When was the last time you took some time off from work? I often feel this pressure to keep plowing ahead in my career, to not take detours, and to not slow down. However, taking a momentary pause during a job transition is often the only real opportunity you have to slow down, recalibrate, and reconsider where you want to take your career next.

HR professional Gisela Prunes Garcia shares her thoughts on the complexities of living and working in different countries, putting yourself out there before you’re ready, and managing your internal thoughts during uncertain career transitions.

In episode 101 of the Career Relaunch® podcast, I also share some thoughts on the tension between professional achievement and periodic reflection during the Mental Fuel® segment.

💡Key Career Change Insights

  1. Returning to your home country after living elsewhere may not always fill you with the comfort you might expect from familiar surroundings and can instead leave you feeling confused about where you belong.
  2. Talking about your career when you’re working for an established, well-known company is much easier than discussing your transitions or messy periods in your professional trajectory.
  3. While uncomfortable, career transitions can be a very fertile ground to explore other interests and paths that you may have otherwise ignored or overlooked while being focused on climbing the corporate ladder.

🚀Listener Challenge

During this episode’s Mental Fuel® segment, I challenge you to periodically permit yourself to slow down, even if it’s just for a day, and allow yourself to have a bit of a metaphorical palate cleanser. During these momentary pauses, ask yourself:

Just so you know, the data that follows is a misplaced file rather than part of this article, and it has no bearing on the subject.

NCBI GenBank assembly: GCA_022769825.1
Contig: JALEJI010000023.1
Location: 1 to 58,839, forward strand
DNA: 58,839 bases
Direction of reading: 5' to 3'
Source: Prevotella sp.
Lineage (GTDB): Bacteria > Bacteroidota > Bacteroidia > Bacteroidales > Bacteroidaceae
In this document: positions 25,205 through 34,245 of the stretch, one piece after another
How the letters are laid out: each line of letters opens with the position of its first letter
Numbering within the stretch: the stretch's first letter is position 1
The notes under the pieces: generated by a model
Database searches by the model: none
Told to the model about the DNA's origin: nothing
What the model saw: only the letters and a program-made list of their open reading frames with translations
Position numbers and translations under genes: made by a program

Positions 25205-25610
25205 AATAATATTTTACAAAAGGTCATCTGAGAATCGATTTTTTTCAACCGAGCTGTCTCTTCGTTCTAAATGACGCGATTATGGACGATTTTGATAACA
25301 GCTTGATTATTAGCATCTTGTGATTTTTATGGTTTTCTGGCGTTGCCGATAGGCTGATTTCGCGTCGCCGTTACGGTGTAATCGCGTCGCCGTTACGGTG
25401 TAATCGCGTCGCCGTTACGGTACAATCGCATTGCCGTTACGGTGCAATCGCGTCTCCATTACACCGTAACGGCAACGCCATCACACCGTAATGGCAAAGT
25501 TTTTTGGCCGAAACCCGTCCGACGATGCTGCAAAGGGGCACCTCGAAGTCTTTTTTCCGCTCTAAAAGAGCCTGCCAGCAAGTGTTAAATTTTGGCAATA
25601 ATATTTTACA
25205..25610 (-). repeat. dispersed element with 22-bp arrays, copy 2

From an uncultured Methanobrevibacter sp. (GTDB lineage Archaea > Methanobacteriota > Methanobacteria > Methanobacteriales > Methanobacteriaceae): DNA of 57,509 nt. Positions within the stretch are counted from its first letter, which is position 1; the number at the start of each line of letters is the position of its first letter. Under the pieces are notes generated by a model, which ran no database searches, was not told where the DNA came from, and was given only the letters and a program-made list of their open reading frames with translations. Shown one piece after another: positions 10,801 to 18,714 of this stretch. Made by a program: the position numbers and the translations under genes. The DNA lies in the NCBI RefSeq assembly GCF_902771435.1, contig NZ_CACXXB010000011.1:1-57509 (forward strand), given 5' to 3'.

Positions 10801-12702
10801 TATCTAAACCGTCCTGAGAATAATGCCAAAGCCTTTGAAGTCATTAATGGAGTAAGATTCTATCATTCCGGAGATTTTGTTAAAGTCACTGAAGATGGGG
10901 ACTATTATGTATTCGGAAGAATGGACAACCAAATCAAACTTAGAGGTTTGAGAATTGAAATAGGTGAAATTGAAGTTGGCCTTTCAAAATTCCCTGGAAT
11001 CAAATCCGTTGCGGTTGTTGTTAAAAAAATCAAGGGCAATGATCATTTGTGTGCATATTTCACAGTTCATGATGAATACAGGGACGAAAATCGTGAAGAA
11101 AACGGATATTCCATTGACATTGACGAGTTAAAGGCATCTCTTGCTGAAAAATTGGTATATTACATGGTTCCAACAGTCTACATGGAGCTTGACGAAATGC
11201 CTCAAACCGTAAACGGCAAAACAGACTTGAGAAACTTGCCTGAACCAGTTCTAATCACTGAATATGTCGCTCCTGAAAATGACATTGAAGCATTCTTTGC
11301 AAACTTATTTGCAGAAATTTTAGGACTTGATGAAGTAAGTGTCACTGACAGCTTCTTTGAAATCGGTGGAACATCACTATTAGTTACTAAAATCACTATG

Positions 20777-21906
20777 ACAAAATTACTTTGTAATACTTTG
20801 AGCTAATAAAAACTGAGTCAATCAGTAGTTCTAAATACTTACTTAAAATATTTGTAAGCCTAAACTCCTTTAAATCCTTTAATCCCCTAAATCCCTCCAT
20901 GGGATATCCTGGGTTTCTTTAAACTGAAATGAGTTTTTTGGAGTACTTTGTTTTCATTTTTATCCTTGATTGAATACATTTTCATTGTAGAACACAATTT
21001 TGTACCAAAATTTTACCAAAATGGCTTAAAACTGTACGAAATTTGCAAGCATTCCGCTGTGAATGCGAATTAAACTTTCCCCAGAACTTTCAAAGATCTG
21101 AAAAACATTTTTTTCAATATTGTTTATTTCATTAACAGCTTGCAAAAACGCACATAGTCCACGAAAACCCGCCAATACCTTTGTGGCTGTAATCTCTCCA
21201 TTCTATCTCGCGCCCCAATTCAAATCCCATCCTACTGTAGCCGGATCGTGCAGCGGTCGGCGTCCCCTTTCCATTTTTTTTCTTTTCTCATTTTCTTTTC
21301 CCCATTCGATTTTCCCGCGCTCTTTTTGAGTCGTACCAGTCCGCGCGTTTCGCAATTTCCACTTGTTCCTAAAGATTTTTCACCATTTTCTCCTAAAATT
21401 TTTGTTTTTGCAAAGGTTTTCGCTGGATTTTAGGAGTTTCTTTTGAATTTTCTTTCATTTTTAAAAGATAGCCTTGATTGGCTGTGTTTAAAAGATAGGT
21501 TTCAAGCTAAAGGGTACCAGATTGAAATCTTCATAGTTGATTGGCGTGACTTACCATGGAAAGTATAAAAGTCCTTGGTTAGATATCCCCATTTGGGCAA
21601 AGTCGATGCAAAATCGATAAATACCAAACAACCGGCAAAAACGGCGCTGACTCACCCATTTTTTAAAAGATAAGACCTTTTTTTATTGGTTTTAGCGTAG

• What’s my level of satisfaction with where my career is headed right now?
  • What action can I take to better align my work with my natural strengths and interests?
  • Where would I like my life to be a year from now, both personally and professionally? 5 years from now?

🎧Episode Chapters

00:00:00 Overview
00:01:07 Introduction
00:03:47 Discussion with Gisela Prunes Garcia
00:42:33 Mental Fuel
00:49:38 Listener Challenge
00:50:09 Wrap Up

👤About Gisela Prunes Garcia

Gisela Prunes GarciaGisel Prunes Garcia is a Human Resources professional from Barcelona who lived in the United States for the past 12 years. Her career in corporate started in Barcelona at Sara Lee Corporation, a Fortune 500 company in consumer goods, where she worked for a few years until she decided to move to California in 2012. She went on to explore different industries while building up a new life and career in a new culture, in a second language with no network.

Her most recent experiences were with The Walt Disney Company in HR Production and Getty Images managing Creative and Editorial client groups. She specializes in finding opportunities that drive solutions to improve the employee experience and business results. Working in various industries and with highly creative folks allowed her to form unique perspectives and develop agility to analyze problems and find holistic and creative solutions.

Follow Gisela on Instagram and LinkedIn.

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🎵Interview Segment Music Credits

✍🏼Episode Interview Transcript

Joseph: Hello, Gisela. Thank you so much for joining me here on the Career Relaunch podcast. It is great to have you on the show.

Gisela: [03:53] Thank you for having me. I’m very excited.

Joseph: We got a lot to talk about between your time in Spain and moving to the U.S., then eventually moving back to Spain. I was hoping we could start by just getting a glimpse into what you’re focused on right now in your career and your life. Could you just give us a quick snapshot?